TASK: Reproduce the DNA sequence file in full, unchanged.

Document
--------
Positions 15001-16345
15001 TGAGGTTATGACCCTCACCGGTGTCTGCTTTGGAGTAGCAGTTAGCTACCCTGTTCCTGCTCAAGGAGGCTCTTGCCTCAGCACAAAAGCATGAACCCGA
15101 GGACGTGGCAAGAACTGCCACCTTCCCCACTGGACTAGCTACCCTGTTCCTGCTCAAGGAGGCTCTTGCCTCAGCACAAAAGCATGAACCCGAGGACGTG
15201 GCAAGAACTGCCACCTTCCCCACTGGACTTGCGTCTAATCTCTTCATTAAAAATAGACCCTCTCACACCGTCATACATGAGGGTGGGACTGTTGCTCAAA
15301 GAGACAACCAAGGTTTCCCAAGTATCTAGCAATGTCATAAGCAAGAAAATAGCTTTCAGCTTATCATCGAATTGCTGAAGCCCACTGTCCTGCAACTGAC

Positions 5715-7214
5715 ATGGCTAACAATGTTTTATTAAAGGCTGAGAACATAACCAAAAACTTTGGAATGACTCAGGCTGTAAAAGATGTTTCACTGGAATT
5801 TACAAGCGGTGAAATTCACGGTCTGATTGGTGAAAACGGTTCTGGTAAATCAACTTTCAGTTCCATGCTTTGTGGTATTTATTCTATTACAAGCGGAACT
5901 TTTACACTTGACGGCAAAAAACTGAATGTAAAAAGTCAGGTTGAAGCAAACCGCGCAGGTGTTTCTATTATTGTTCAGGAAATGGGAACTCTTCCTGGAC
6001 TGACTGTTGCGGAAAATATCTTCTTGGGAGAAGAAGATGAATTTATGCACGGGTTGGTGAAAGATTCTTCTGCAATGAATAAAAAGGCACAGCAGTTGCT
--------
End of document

Positions 15001-16345
15001 TGAGGTTATGACCCTCACCGGTGTCTGCTTTGGAGTAGCAGTTAGCTACCCTGTTCCTGCTCAAGGAGGCTCTTGCCTCAGCACAAAAGCATGAACCCGA
15101 GGACGTGGCAAGAACTGCCACCTTCCCCACTGGACTAGCTACCCTGTTCCTGCTCAAGGAGGCTCTTGCCTCAGCACAAAAGCATGAACCCGAGGACGTG
15201 GCAAGAACTGCCACCTTCCCCACTGGACTTGCGTCTAATCTCTTCATTAAAAATAGACCCTCTCACACCGTCATACATGAGGGTGGGACTGTTGCTCAAA
15301 GAGACAACCAAGGTTTCCCAAGTATCTAGCAATGTCATAAGCAAGAAAATAGCTTTCAGCTTATCATCGAATTGCTGAAGCCCACTGTCCTGCAACTGAC

Positions 5715-7214
5715 ATGGCTAACAATGTTTTATTAAAGGCTGAGAACATAACCAAAAACTTTGGAATGACTCAGGCTGTAAAAGATGTTTCACTGGAATT
5801 TACAAGCGGTGAAATTCACGGTCTGATTGGTGAAAACGGTTCTGGTAAATCAACTTTCAGTTCCATGCTTTGTGGTATTTATTCTATTACAAGCGGAACT
5901 TTTACACTTGACGGCAAAAAACTGAATGTAAAAAGTCAGGTTGAAGCAAACCGCGCAGGTGTTTCTATTATTGTTCAGGAAATGGGAACTCTTCCTGGAC
6001 TGACTGTTGCGGAAAATATCTTCTTGGGAGAAGAAGATGAATTTATGCACGGGTTGGTGAAAGATTCTTCTGCAATGAATAAAAAGGCACAGCAGTTGCT